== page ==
The Revised Maclisp ManualThe PitmanualPage C-6
Published by HyperMeta Inc.
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Common Lisp Conversion
CL Conversion
Trivial Changes
Easy Changes
Hard Changes
Substandard Code
Cosmetic Changes
User-Defined Functions
Non-Portable Code

Conv: Cosmetic Changes

[Blue Marble]
Climate Change
Why is a polar bear like a canary?

Common Lisp provides a variable called MOST-POSITIVE-FIXNUM which holds the positive fixnum that has the greatest magnitude. The idiom (LSH -1 -1) was formerly popular in the Maclisp family (including Zetalisp) for determining this value. It should be replaced by the Common Lisp variable MOST-POSITIVE-FIXNUM.

    (LSH -1 -1)  becomes  MOST-POSITIVE-FIXNUM

Common Lisp defines that forms inside a toplevel PROGN will be compiled. In Maclisp (and Zetalisp), only PROGN forms which had the form (PROGN 'COMPILE ...) would get compiled. As a result, you may wish to Tags Search for (QUOTE COMPILE) and 'COMPILE and remove them where they occur uselessly at the head of a PROGN since they are no longer necessary.

    (PROGN 'COMPILE ...)         becomes  (PROGN ...)
    (PROGN (QUOTE COMPILE) ...)  becomes  (PROGN ...)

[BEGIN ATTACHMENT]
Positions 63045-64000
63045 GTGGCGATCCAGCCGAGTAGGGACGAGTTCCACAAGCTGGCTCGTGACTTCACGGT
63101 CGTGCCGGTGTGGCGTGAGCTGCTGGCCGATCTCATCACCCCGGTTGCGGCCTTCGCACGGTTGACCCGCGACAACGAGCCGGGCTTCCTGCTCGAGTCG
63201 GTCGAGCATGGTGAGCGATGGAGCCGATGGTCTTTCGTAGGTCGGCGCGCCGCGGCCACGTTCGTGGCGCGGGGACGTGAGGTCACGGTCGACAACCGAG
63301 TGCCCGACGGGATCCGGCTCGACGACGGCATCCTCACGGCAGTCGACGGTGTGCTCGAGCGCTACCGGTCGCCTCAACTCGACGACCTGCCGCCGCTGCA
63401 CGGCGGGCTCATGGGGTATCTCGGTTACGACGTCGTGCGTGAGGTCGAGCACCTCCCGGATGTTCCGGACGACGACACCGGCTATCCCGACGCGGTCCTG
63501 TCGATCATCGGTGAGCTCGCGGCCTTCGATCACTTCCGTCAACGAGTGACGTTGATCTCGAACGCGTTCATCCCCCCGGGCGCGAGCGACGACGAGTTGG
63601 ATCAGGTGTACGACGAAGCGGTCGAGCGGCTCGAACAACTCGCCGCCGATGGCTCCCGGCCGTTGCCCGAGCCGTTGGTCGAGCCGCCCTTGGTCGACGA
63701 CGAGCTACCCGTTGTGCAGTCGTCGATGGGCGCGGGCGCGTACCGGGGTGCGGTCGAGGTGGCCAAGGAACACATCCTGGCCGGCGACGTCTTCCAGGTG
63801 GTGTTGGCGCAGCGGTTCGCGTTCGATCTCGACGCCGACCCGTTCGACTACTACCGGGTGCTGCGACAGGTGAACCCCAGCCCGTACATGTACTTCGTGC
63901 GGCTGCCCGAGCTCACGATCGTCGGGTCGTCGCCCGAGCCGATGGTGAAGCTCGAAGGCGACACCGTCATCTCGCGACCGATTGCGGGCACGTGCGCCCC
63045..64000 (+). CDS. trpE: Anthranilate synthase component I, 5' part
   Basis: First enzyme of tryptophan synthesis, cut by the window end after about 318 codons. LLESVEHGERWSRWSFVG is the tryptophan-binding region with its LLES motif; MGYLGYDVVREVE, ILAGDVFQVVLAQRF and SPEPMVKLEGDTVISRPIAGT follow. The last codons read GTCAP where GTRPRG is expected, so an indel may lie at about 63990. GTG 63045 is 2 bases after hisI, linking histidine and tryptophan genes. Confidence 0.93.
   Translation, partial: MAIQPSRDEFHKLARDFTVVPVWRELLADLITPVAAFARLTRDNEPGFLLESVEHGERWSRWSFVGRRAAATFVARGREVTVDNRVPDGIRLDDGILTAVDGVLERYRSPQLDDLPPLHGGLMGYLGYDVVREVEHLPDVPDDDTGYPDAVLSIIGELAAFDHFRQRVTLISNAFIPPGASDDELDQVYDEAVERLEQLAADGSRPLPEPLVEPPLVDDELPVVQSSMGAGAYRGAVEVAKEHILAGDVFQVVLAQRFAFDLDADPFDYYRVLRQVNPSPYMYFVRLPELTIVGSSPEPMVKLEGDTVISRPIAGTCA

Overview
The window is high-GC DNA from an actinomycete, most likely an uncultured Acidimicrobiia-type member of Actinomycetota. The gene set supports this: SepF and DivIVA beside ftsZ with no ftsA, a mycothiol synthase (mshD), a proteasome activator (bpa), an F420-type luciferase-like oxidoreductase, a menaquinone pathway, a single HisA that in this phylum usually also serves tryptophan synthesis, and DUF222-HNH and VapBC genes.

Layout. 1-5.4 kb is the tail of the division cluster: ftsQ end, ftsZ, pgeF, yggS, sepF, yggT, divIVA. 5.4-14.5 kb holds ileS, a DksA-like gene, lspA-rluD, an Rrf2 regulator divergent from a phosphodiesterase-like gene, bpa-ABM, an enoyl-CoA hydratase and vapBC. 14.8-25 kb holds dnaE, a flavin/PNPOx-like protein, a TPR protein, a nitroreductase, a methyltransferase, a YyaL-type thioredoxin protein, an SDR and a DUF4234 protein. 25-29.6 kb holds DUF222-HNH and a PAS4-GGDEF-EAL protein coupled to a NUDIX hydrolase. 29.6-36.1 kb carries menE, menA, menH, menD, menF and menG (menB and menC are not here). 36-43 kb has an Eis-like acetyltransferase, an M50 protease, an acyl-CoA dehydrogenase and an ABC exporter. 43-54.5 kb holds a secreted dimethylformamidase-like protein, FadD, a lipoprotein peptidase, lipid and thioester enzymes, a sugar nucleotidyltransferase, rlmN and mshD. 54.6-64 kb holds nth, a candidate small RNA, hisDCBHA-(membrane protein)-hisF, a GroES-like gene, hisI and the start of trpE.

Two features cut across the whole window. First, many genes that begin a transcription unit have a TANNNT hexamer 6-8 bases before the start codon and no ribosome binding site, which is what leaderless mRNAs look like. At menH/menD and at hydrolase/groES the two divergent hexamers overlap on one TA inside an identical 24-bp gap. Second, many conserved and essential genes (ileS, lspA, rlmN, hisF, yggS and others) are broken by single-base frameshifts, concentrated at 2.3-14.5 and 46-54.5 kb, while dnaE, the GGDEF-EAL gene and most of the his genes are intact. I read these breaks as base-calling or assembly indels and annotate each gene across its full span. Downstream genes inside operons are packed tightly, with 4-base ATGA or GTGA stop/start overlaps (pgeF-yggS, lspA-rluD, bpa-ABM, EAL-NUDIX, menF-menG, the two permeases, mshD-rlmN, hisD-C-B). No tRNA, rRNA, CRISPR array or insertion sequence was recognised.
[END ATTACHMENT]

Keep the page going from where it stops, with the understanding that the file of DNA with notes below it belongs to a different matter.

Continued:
Common Lisp defines that symbols in the keyword package are self-evaluating. As such, there is no need to quote them. ':FOO or (QUOTE :FOO) may be written as simply :FOO in Common Lisp. This has been true for a while in Zetalisp as well, but some code may not have been converted and this may be a convenient time to do such conversion.

    ':xxx         becomes  :xxx
    (QUOTE :xxx)  becomes  :xxx

Common Lisp defines that #' may be used as an abbreviation for FUNCTION, in a manner analogous to the way that ' can be used as an abbreviation for QUOTE. This was true of Maclisp/Zetalisp but some old code may not use the convention and this may be a convenient time to bring old code up to date.

    (FUNCTION name)  becomes  #'name

Common Lisp allows symbols to be used as functions with APPLY, FUNCALL, etc. but symbols are not themselves functions. In some situations, it may be important to indirect through the symbol's name. For example, you might prefer to write (SETF (GET 'FOO 'HOOK-FUNCTION) 'FOO-HOOK) rather than (SETF (GET 'FOO 'HOOK-FUNCTION) #'FOO-HOOK) since if FOO-HOOK becomes redefined, you probably want FOO's HOOK-FUNCTION property to refer to the new definition. On the other hand, in situations where the function definition will have to be looked up directly every time, it is better not to have to indirect through the symbol. Hence, it is stylistically better—and frequently more efficient—to write (APPLY #'FOO ...) rather than (APPLY 'FOO ...).

    (FUNCALL 'fn ...)   becomes  (FUNCALL #'fn ...)
    (APPLY 'fn ...)     becomes  (APPLY #'fn ...)
    (MAPCAR 'fn ...)    becomes  (MAPCAR #'fn ...)
    (MAPCAN 'fn ...)    becomes  (MAPCAN #'fn ...)
    (MAPCON 'fn ...)    becomes  (MAPCON #'fn ...)
    (MAPC 'fn ...)      becomes  (MAPC #'fn ...)
    (MAPLIST 'fn ...)   becomes  (MAPLIST #'fn ...)
    (MAPL 'fn ...)      becomes  (MAPL #'fn ...)
    (SORT list 'fn)     becomes  (SORT list #'fn)

CL Conversion (1 2 3 4 5 (6) 7 8)

The Revised Maclisp Manual (Sunday Morning Edition)
Published Sunday, December 16, 2007 06:17am EST, and updated Sunday, July 6, 2008.
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